PABIANICE (Rus. Pabyanitse ; Yid. Pabianits ,), city in Lodz province, central Poland. One of Poland's most ancient towns, Pabianice was officially granted municipal status in the 14th century. The prohibition against Jewish residents, based on a privilege de non tolerandis Judaeis, appears to have been abrogated when the town came under Prussian domination. Jews then began to settle in the old city of Pabianice. The growth of the Jewish population was closely tied to the development of the local textile industry, and the spinning mills which were set up under subcontract for the textile factories of Lodz. In 1850 steam-powered machines were introduced into the Jewish-owned factories and large numbers of Jewish workers were employed in them from that time on, although Jews were compelled to compete against Polish workers who sought vigorously to supplant them. In 1913 the Polish workers of one Jewish-owned factory declared a strike because the owner hired four Jewish workers. The number of Jews increased from 27 in 1808 to 5,017 in 1897 (18% of the total population). Because Pabianice was in a battle region during World War i, the activity of the spinning mills was almost entirely interrupted and many Jews left, but they returned immediately after the armistice. In 1921 the Jews numbered 7,230, about 33% of the population. Their relative number, however, decreased so that in 1938 the 8,357 Jews in the town constituted only 16% of the total population. Economic competition between the Poles and Jews led to an encroachment on Jewish enterprises and during the 1930s Jewish poverty became widespread. Many Jews actually suffered from hunger.
The Jews of Pabianice were greatly influenced by *Ḥasidism, the ẓaddikim of *Sochaczew, *Radoshits, and *Komarno having lived in the city. One of the rabbis of Pabianice was Mendele Alter, a brother of the Rabbi of Gur. After R. Alter left to become rabbi of Kalish, his position was filled by his son, R. Abraham. The community's synagogue was first built by Jewish workers in 1847. Restored in 1880, it was famous for its frescoes and wooden engravings and the artistic construction of its Ark. Many organizations were active in the community between the world wars. The *Mizrachi organization was founded in 1918, and Revisionists began their activities in 1927. The *Po'alei Agudat Israel and Ẓe'irei Emunei Israel of the community were affiliated with *Agudat Israel. A large school, Or Torah, which also served as a cultural center for adults, was established by Agudat Israel. In 1919 the Zionists organized a Hebrew high school.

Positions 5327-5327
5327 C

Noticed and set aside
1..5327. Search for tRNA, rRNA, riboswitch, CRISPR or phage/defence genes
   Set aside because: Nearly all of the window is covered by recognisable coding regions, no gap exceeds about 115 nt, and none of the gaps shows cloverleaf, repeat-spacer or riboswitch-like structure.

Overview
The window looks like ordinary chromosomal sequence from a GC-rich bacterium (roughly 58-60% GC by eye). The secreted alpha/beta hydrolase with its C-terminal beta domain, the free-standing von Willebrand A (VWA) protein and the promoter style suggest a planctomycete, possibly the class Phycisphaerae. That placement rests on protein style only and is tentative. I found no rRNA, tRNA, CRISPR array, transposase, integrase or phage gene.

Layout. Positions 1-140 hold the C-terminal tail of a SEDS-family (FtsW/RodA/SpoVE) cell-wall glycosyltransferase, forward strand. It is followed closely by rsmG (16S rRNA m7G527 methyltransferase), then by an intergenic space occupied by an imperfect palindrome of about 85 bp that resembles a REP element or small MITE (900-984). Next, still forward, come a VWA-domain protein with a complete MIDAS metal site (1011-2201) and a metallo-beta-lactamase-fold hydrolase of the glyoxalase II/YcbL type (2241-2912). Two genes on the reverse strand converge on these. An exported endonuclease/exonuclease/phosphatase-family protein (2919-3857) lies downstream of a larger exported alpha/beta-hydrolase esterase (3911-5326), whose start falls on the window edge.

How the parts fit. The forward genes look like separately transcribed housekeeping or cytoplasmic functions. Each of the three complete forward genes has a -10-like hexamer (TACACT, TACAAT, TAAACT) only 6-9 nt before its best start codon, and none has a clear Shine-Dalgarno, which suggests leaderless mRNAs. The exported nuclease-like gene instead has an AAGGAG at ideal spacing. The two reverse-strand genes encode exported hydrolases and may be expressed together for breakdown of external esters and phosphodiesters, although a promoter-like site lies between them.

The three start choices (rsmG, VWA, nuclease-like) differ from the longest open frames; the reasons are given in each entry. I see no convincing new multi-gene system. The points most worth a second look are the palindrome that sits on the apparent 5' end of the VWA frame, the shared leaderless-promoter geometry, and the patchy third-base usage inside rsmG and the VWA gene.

[Shimshon Leib Kirshenboim]
German forces entered the city on Sept. 8, 1939, and immediately introduced a series of repressive acts against the Jewish population. On Rosh Ha-Shanah the synagogue was destroyed and the building converted into a stable. On the Day of Atonement an intensive campaign of kidnapping was carried out in the streets and in the clandestine places of worship. In November many Jews were brutally evicted from their homes, in order to make room for Germans. At the same time the chairman and three other members of the *Judenrat were arrested and two of them murdered. In February 1940 a ghetto was formed in the old district of the town into which 8,000–9,000 Jews were crowded. Contact with the non-Jewish population was still possible and anyone could leave or enter the ghetto at will. Jewish artisans continued to earn wages, and thus supplement the meager rations allocated by the Germans. However, as a result of internal dissension, several members of the Judenrat, including its chairman, Jehiel Rubinstein, were denounced by a group of Jews, resulting in their arrest and dispatch to concentration camps in Germany where they met their deaths.
In February 1942 the Germans carried out a medical examination of all the Jews in Pabianice of 10 years of age and older. The able-bodied were stamped "a," while the elderly and sick were marked "b." The liquidation of the ghetto took place on May 16, 1942. Some 3,500 Jews in the "a" category and a few children were sent to the *Lodz ghetto. The 150 patients in the hospital were murdered on the spot, 180 tailors were detained in Pabianice to finish the work they had started, while the rest of the Jewish population – the "b" category – were sent to their deaths in the *Chelmno camp. After the liquidation of the ghetto, some 250 Pabianice Jews were employed in the large storehouse located nearby in Dombrowa where the clothing of the murdered Jewish population of western Poland (Warthegau) was processed, sorted, and repaired.
A memorial book, Sefer Pabianice (1956) was published in Yiddish in Tel Aviv by the society of immigrants from Pabianice.
Dąbrowska, in: bzih, nos. 13–14 (1955); idem (ed.), Kronika getta lodzkiego, 1 (1965), passim. add. bibliography: M. Baruch, Pabianice, Rzgow i wsie okoliczne (1903); Sefer Pabianice, Yiskor buch fun der farpainigter Kehille (1956); Dzieje Pabianic (ed. G. Missalowa) (1968).
"Pabianice." Encyclopaedia Judaica. . Encyclopedia.com. (March 25, 2019). https://www.encyclopedia.com/religion/encyclopedias-almanacs-transcripts-and-maps/pabianice
"Pabianice." Encyclopaedia Judaica. . Retrieved March 25, 2019 from Encyclopedia.com: https://www.encyclopedia.com/religion/encyclopedias-almanacs-transcripts-and-maps/pabianice